Saydee indicted for crimes against humanity in ’71: Jamaat leader pleads not guilty as trial begins Oct 30
The International Crimes Tribunal on Monday indicted Bangladesh Jamaat-e-Islami leader Delwar Hossain Saydee for committing crimes against humanity and genocide and abetting war crimes during the Liberation War of Bangladesh in 1971.
Saydee is the first person to be indicted on charges of war crimes.
Charges were framed on 21 counts of specific allegations, including killing a large number of people on religious ground, raping Hindu women, forcing many Hindus to convert to Islam, looting and arson attacks on hundreds of houses, forcing Hindus into exodus, and abetting Pakistani forces in committing the crimes.
But Saydee, who was on the dock, pleaded “not guilty”, terming the charges “false, fabricated and politically motivated”.
“With the framing of charges the war crime trial has begun formally,” said Mohammad Shahinur Islam, registrar and spokesman of the International Crimes Tribunal, which comprises Justice Nizamul Huq Nasim as its chairman and Justice ATM Fazle Kabir and AKM Zaheer Ahmed as members.
The tribunal fixed 30 October for starting hearings with the prosecution’s opening statement and submission of witnesses for examination.
“This is the first case in the tribunal bearing considerable significance for the people of Bangladesh as well as for the victims of the crimes committed in Bangladesh territory,” said the tribunal registrar.
Terming the occasion “remarkable…only one of its kinds so far in the legal history of Bangladesh”, the tribunal in its charge framing order gave a brief description of the historical contexts of the war crimes and the country’s Liberation War.
“The road to freedom for the people of Bangladesh was arduous and torturous, smeared with blood, toil and sacrifices. In the contemporary world history, perhaps no nation paid as dearly as the Bangalees did for their emancipation,” it said.
“We are of the opinion that there are sufficient grounds to presume that the accused, Delwar Hossain Saydee, committed offences under section 392 of the [International Crimes (Tribunal)] act.”
The tribunal rejected an application for discharging Saydee, saying, “We are of the opinion that there are no reasons to discharge the accused; rather there are numerous grave allegations that the accused has to provide answers to.”
According to the charges, Saydee was a Razakar commander during the Liberation War and helped recruit other members of the auxiliary force of the Pakistan army by establishing makeshift camps in Pirojpur for committing crimes against humanity.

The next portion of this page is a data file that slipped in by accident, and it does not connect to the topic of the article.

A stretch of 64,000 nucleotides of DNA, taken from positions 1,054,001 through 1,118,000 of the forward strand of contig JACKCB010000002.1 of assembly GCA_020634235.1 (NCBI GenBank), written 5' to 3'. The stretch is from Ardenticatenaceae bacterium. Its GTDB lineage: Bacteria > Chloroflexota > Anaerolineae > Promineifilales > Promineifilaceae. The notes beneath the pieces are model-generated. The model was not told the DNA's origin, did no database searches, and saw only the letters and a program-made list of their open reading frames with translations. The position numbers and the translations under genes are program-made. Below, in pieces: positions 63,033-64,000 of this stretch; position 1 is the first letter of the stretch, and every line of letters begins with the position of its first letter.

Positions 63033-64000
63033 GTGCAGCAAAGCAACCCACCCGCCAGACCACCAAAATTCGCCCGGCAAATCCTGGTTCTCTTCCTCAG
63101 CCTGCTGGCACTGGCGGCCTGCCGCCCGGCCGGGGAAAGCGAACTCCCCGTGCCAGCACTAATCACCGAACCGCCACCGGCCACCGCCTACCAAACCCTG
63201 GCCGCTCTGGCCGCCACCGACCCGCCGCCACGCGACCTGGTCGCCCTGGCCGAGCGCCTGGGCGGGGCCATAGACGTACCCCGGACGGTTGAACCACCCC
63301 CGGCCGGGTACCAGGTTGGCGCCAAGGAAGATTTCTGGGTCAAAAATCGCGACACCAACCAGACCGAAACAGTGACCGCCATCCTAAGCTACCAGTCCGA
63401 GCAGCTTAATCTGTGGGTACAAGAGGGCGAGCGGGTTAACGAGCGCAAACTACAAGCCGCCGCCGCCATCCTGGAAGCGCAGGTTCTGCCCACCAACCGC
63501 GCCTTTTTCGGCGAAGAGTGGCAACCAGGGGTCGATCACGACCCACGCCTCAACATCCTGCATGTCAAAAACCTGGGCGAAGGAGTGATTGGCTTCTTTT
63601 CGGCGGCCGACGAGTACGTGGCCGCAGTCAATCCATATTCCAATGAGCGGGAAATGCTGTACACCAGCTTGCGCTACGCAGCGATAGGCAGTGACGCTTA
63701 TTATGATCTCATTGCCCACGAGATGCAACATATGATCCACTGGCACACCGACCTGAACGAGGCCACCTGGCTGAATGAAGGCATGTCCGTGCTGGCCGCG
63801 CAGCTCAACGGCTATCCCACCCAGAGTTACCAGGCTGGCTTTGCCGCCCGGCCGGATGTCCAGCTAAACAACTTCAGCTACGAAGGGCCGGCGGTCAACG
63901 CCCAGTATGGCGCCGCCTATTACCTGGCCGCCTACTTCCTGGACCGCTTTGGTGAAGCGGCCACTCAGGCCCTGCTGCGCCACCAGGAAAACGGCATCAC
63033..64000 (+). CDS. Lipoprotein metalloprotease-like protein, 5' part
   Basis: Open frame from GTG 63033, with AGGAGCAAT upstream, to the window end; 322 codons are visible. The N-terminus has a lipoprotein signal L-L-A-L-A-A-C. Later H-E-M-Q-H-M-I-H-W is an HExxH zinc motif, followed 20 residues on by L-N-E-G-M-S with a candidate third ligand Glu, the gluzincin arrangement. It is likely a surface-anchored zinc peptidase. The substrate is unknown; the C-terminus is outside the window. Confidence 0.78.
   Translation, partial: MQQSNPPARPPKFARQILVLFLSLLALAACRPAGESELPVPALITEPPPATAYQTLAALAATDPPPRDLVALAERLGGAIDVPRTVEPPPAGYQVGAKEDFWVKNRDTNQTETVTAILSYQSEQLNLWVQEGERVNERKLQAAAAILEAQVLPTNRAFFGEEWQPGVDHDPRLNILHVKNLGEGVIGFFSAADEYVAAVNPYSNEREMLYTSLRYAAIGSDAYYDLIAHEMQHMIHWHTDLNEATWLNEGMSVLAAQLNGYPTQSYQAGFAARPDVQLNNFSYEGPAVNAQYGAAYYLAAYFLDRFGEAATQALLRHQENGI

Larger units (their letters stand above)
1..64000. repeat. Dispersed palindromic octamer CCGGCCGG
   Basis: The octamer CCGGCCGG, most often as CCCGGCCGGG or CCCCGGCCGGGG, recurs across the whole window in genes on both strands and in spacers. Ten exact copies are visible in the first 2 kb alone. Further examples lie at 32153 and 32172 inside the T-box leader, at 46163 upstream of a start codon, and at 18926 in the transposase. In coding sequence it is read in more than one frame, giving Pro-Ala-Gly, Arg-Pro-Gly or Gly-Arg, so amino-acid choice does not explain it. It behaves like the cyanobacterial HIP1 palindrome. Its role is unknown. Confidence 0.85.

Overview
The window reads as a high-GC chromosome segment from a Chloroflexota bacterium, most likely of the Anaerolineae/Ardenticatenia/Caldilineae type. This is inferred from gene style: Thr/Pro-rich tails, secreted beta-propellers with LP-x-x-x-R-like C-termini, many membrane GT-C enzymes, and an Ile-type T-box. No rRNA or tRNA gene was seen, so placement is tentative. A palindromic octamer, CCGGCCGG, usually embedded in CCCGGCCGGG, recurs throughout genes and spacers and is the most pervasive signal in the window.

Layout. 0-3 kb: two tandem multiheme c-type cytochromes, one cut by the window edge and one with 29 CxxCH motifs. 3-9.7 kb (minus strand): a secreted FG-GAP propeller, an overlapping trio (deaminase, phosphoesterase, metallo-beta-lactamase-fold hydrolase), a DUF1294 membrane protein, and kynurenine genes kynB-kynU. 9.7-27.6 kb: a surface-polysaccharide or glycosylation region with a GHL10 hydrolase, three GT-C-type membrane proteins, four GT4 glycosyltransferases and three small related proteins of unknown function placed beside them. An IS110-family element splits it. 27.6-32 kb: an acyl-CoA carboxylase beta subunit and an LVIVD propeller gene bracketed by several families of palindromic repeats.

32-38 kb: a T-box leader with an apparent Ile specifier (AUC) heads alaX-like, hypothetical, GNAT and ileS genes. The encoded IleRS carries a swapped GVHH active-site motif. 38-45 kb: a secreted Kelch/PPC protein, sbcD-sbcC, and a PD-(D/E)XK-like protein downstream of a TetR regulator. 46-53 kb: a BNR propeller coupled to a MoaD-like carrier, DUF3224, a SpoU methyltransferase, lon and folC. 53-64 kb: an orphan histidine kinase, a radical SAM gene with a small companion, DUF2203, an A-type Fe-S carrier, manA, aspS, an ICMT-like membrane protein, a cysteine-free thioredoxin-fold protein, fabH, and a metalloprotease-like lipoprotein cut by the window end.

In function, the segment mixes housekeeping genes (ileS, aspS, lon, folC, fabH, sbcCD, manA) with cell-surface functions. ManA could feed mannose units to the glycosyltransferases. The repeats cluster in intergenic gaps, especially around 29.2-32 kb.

On 4 May 1971 morning, Saydee as a member of a group of individuals as well as a member of the so-called peace committee killed 20 unnamed civilians with the help of Pakistan army at the Masimpur bus stand in Pirojpur.
Accompanied by Pakistan army personnel the same day, he raided the houses of Hindu people of Masimpur Hindu Para, looted their goods and burnt down their houses.
They opened fire on the fleeing frightened villagers indiscriminately and killed 13, including Sarat Chandra Mondol, Bijoy Mistri and Upendranath Mondol.
Saydee along with his accomplices also attacked several villages populated by Hindus on that day and took part in indiscriminate killing, looting and arson attacks.
On 5 May 1971, Saydee went to Pirojpur Hospital by a military jeep and picked up Saif Mizanur Rahman, the then deputy magistrate of Pirojpur sub-division, who was hiding there.
Mizanur Rahman, sub-divisional police officer Foyezur Rahman Ahmed and SDO Abdur Razzak were taken to the bank of the river Baleshwar and they were executed in a brush fire for organising people to stand for Bangladesh’s independence.
The charges against Saydee name many women who were either raped by Saydee or handed over to Pakistan army for being raped.
The court order says as per allegations Saydee was “directly involved in rape or abetting the offences of abduction, confinement and rape as crimes against humanity”.
Reading out the charges before Saydee, the tribunal asked him whether he would plead guilty or innocent.
Before pleading “not guilty”, Saydee made a brief statement, saying he has been politically victimised by the Awami League-led alliance government and implicated in the war crime cases.
“The allegations brought against me are cooked up…those are arrant lies!” he said, adding that a drama is being staged in the name of war crimes trial which is “very unfortunate”.
Denying all charges, Saydee cursed the government and said, “Those who plotted to taint my image will face Allah’s wrath.
“Time will come when people of the world will witness the sad end of these plotters,” he said.
Saydee was arrested on 29 June 2010 at his house in the city’s Shahidbagh area in connection with a criminal case filed for hurting the religious sentiment of Muslims.
Later, on 2 November, the tribunal allowed a prosecution plea that sought detention order against Saydee for conducting investigation into the allegations of crimes against humanity.
Advocate M Tajul Islam appeared for Saydee on Monday while chief prosecutor Golam Arif Tipu along with his deputies stood for the State.
Five top leaders of Jamaat-e-Islami, including its chief Matiur Rahman Nizami, and two senior leaders of the main opposition BNP were detained as suspected war criminals.
Jamaat had opposed Bangladesh’s independence in 1971 and formed different groups to assist Pakistani forces during the war that left, according to some historians, about three million unarmed people killed and around 200,000 women assaulted.
Bangladesh won the war with India’s help on 16 December 1971. An early initiative to prosecute war crimes was called off after the 1975 political changeover with the assassination of Sheikh Mujibur Rahman, the architect of the country’s independence.